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Dean Review Consultation Questions

Written submission to Dean review

Submission number: DR-39

Name of organisation making submission: DR-39 Colleges Ontario

Responses to questions in submission form


Section A - The Public Interest in this Review

1. What do you understand by public interest?

As a key participant in Ontario's apprenticeship system, OCOT's role should be to support transformation which ensures that: • Ontario’s apprenticeship system plays an expanded role in addressing skills shortages and contributing to innovative, high-performance workplaces that enhance Ontario’s and Canada’s competitiveness. • The skilled trades are regarded throughout Ontario and the country as a highly valued and accessible career option, with trade certification gaining comparable recognition to other postsecondary credentials. Many high school students should look towards the trades as attractive career opportunities. • More apprentices from diverse backgrounds are successful in completing their programs and thus able to contribute fully to Ontario’s economy. • Many more employers take on responsibility for training apprentices through all levels in a modernized system in preference to ‘poaching’ to fill their skills requirements. • The apprenticeship system becomes more transparent, streamlined and demystified for both potential apprentices and for employers of tradespersons, including strengthening pathways to enable apprentices to benefit from the types of career opportunities and choices more readily available to other postsecondary students.


2. Who should the College serve? Who is “the public” in the public interest and what groups make up the public?

Respondent did not provide a response to this question


3. How should the College make decisions in the public interest where different segments of the public may have opposing interests?

Respondent did not provide a response to this question


4. Is the College currently protecting the public interest?

Respondent did not provide a response to this question


5. How should the College advance the public interest?

Respondent did not provide a response to this question





Section B - Issues Related to Scopes of Practice (SoPs)

6. What impact do SoPs in regulation have on your daily work activities or on the way you conduct business? What aspects of an SoP are important to the work of your trade? Please explain.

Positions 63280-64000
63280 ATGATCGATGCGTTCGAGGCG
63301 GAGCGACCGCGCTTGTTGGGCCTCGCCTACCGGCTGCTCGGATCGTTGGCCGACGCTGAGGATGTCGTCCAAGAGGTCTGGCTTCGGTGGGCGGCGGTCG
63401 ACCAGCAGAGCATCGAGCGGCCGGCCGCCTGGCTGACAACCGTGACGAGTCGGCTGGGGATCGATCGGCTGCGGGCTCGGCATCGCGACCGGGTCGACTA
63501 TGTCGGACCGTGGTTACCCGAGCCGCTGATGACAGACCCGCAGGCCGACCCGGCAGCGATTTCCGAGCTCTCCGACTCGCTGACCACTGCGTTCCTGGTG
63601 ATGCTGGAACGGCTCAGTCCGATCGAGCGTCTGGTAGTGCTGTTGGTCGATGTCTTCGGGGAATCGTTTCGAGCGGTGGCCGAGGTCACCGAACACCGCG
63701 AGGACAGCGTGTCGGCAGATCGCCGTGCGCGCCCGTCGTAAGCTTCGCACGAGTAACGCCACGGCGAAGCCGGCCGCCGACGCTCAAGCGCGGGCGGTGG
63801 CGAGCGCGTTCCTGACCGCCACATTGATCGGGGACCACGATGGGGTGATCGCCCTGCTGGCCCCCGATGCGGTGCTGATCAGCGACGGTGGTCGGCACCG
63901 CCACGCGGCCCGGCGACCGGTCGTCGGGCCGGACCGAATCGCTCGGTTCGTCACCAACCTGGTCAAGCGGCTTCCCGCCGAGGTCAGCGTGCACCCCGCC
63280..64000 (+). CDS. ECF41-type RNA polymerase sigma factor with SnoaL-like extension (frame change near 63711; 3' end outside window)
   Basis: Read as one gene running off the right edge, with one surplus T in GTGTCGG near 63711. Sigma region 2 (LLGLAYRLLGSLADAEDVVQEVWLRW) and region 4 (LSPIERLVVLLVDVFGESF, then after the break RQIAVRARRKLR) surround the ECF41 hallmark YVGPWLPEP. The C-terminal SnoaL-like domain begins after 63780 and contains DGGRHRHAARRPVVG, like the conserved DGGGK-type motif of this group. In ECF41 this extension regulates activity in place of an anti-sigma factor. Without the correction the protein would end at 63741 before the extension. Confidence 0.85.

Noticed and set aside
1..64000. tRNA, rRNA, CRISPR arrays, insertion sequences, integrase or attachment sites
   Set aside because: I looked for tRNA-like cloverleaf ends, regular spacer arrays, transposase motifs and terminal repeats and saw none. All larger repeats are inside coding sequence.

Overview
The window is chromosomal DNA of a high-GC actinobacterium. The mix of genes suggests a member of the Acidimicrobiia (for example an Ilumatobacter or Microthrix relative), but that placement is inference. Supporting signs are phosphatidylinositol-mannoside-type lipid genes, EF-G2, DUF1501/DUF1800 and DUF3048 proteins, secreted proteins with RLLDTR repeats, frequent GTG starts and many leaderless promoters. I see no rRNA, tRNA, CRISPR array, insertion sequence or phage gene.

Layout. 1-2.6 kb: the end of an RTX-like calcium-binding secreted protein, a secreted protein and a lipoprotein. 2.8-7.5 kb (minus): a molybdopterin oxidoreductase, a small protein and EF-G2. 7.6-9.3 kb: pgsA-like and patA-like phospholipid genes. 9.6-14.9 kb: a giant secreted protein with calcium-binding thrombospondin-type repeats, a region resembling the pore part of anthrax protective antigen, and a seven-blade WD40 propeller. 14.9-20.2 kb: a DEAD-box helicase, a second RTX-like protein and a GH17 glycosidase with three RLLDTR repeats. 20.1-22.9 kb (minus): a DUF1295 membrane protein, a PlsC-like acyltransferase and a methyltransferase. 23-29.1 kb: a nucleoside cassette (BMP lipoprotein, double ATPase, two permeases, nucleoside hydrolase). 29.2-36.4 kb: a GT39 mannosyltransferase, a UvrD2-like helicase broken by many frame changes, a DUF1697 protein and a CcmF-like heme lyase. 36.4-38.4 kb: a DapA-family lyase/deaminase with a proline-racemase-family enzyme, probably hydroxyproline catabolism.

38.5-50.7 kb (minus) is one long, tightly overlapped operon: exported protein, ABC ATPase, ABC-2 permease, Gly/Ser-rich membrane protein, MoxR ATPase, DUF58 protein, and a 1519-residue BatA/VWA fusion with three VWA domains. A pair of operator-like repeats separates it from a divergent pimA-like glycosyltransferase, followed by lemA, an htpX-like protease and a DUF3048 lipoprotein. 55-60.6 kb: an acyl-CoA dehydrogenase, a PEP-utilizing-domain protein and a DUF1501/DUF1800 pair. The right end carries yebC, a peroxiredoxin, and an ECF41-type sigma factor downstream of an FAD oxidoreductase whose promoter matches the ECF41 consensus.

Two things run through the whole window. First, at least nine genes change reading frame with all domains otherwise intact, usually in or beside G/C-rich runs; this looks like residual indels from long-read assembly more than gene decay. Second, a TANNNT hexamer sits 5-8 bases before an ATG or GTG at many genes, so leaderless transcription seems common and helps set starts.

Changes in the Scope of Practice can have significant impact on the institutions delivering the in-school apprenticeship training. Changes in the SOP can impact operating and capital requirements as well as faculty qualifications. Ontario colleges, through Colleges Ontario, should be consulted on any potential change in SoPs which might affect in-school program curriculum, delivery, enrolment and/or imposes new expenditure requirements.


7. Do you agree with the suggestion that trades may have core elements as well as peripheral elements?

Respondent did not provide a response to this question


8. What should be the key elements of an SoP? In particular, should the SoP for a trade list all of the tasks, activities or functions in which an apprentice should be trained, only those that are unique to the trade, or only those that may pose a risk of harm to the public, tradespeople or other workers on the job? Please explain.

Respondent did not provide a response to this question


9. How should a review or change in SoP be carried out?

Respondent did not provide a response to this question


10. Can or should the existing SoP provisions support the College’s diverse functions (e.g., apprenticeship training, enforcement, classification reviews)? Please explain.

Please note that apprentice training is a joint and collaborative responsibility of colleges and other TDAs, the Ministry and OCOT.


11. Should the entire SoP for a compulsory trade be enforceable or be subject to enforcement? Please explain.

Respondent did not provide a response to this question


12. Could the College benefit from a distinct list of compulsory activities that may pose a risk of harm to the public, tradespeople or other workers on the job? Please explain.

Respondent did not provide a response to this question


13. What is your understanding of what an overlap between SoPs is?

Respondent did not provide a response to this question


14. Do overlaps between SoPs in regulation have an impact on your daily work or on the way you conduct business? Please explain.

Respondent did not provide a response to this question


15. Does the application of the third legal interpretation principle on overlapping SoPs pose a risk of harm to the public, tradespeople, or other workers on the job? Please explain. If so, what can and should be done about it?

Respondent did not provide a response to this question





Section C - Classification or Reclassification of Trades as Compulsory or Voluntary

16. What makes a compulsory trade compulsory and what makes a voluntary trade voluntary?

Respondent did not provide a response to this question